Curating the Cold Spots…

In his opening talk of the Herrenhausen conference on the Digital Humanities (#dighum1213), Jeffrey Schnapp  proposed that the future of the world as a hot spot might be one that is punctuated by increasingly sought after cold spots, places where we are not connected by the digital transfer of data, where we as humans can trust our own senses to make decisions about what it is we see, hear, smell, feel, and express verbally.  Rejecting the curation of nature as one that might involve pinning QR codes to trees, Schnapp instead called for another way to make data matter in the human weaving together of narrative to make places meaningful.  Digital ecologies, as he termed them, might consist not of us experiencing nature mediated by the digital (sorry, no Google Glass on the Buffalo Valley Rail Trail!)  but rather by the human observer using the digital device to collect and record data that later is uploaded in what he termed a crowdsourcing of the environment.  Citizen science produces knowledge, much as for Luis von Ahn, human computation digitizes millions of books through the use of that annoying Captcha. Continue reading “Curating the Cold Spots…”

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Hannover and the Hurricane of Digital Humanities #dighum1213

In the last two days, Hurricane Xaver descended on north west Europe with a vengeance, complete with snow, gales, and floods, accompanying the intellectual storm that unleashed itself on us in the reconstructed Herrenhausen Palace.  The venue is in many ways a fitting spatialization of the quandaries of the Digital Humanities. A semblance of Baroque exterior, carefully reconstructed from the ruins left by a British fire bombing in 1942, covers a hyper-modern, minimalist interior, where the surface whiteness of an Apple simulacrum hides the doors and openings of necessary bathrooms and waste bins.  Continue reading “Hannover and the Hurricane of Digital Humanities #dighum1213”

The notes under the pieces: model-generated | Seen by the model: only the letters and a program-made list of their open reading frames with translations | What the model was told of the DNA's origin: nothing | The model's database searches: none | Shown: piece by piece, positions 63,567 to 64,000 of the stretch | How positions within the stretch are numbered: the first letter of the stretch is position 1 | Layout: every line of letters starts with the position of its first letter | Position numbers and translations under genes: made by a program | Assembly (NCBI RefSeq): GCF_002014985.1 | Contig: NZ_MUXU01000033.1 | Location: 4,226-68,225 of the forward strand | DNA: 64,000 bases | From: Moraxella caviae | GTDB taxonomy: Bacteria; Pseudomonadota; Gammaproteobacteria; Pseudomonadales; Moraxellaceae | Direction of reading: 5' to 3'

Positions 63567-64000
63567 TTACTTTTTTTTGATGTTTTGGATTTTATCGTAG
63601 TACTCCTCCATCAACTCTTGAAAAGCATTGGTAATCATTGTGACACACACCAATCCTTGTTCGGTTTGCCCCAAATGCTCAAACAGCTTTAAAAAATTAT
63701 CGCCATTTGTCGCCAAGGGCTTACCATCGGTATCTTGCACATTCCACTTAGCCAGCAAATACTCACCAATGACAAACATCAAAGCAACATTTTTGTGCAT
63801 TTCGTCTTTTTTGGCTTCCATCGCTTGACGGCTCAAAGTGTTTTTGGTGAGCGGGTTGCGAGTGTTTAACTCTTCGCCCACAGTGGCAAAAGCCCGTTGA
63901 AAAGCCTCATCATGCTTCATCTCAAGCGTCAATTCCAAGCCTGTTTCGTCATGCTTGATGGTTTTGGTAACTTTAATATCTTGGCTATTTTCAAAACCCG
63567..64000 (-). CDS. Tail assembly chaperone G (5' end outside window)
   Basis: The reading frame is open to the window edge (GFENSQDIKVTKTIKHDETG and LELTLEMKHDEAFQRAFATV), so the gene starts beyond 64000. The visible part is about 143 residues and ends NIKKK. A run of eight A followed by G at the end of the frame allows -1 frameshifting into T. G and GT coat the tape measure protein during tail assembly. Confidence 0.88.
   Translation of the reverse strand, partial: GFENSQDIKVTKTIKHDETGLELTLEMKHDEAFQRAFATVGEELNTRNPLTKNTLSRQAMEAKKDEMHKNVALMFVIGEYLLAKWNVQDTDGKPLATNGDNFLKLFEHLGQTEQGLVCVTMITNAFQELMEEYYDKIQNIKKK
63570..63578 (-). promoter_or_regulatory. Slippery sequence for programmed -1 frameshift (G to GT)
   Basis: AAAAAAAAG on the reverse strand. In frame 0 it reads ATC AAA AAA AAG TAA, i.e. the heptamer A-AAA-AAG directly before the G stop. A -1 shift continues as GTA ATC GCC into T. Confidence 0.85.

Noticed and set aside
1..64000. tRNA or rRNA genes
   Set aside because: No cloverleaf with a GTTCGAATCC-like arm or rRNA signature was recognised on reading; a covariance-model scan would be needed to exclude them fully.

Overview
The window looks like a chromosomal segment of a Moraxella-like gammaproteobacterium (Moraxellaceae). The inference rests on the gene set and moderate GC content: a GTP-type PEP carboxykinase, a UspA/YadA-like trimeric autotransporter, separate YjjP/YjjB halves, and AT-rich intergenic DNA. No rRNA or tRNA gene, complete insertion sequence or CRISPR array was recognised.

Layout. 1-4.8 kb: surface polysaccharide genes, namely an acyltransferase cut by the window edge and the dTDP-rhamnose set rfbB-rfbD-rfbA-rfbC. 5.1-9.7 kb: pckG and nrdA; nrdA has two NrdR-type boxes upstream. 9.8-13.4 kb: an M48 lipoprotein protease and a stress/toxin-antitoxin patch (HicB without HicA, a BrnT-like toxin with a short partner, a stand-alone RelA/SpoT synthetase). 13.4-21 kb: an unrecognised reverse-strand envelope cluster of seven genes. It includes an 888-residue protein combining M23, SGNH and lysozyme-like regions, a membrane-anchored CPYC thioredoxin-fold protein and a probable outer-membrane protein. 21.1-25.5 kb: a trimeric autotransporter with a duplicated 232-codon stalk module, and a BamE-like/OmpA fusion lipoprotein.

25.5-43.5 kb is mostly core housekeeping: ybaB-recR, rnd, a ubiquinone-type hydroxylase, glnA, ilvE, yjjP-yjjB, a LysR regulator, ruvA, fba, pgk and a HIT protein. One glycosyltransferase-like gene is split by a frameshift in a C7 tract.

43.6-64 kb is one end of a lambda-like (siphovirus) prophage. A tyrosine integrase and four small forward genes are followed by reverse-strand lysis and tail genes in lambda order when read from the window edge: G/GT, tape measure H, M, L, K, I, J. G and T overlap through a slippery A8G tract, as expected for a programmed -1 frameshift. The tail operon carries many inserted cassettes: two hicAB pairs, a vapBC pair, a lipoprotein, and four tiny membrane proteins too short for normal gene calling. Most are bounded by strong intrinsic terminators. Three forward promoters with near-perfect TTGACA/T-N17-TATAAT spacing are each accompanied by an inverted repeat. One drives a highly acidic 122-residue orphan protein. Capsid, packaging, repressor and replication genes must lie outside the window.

More than a point on a map…

At the Howland Preserve meeting on Thursday, Dave Buck reminded me of the question he posed back in 2006 at the first River Symposium.  I had just given a short paper on “Europeans and the Susquehanna River” that quoted the opening lines of a poem by the famous German poet Johann Wolfgang von Goethe, “Nicht am Susquehanna, der durch Wüsten fließt.”  At the time, I had just begun my work on the Shamokin Diaries and was immersing myself in the world of the Moravian missions in Pennsylvania.  He asked if I had ever heard of “Friedenshütten,” a mission on the North Branch near Wyalusing.  I replied that I had but was not that familiar with it.  Dave, in his usual dogged fashion fashion, pursued me after the session and explained where the mission was supposed to have been and that it was linked to one slightly further up the North Branch, Sheshequin.  And so my curiosity was piqued. Continue reading “More than a point on a map…”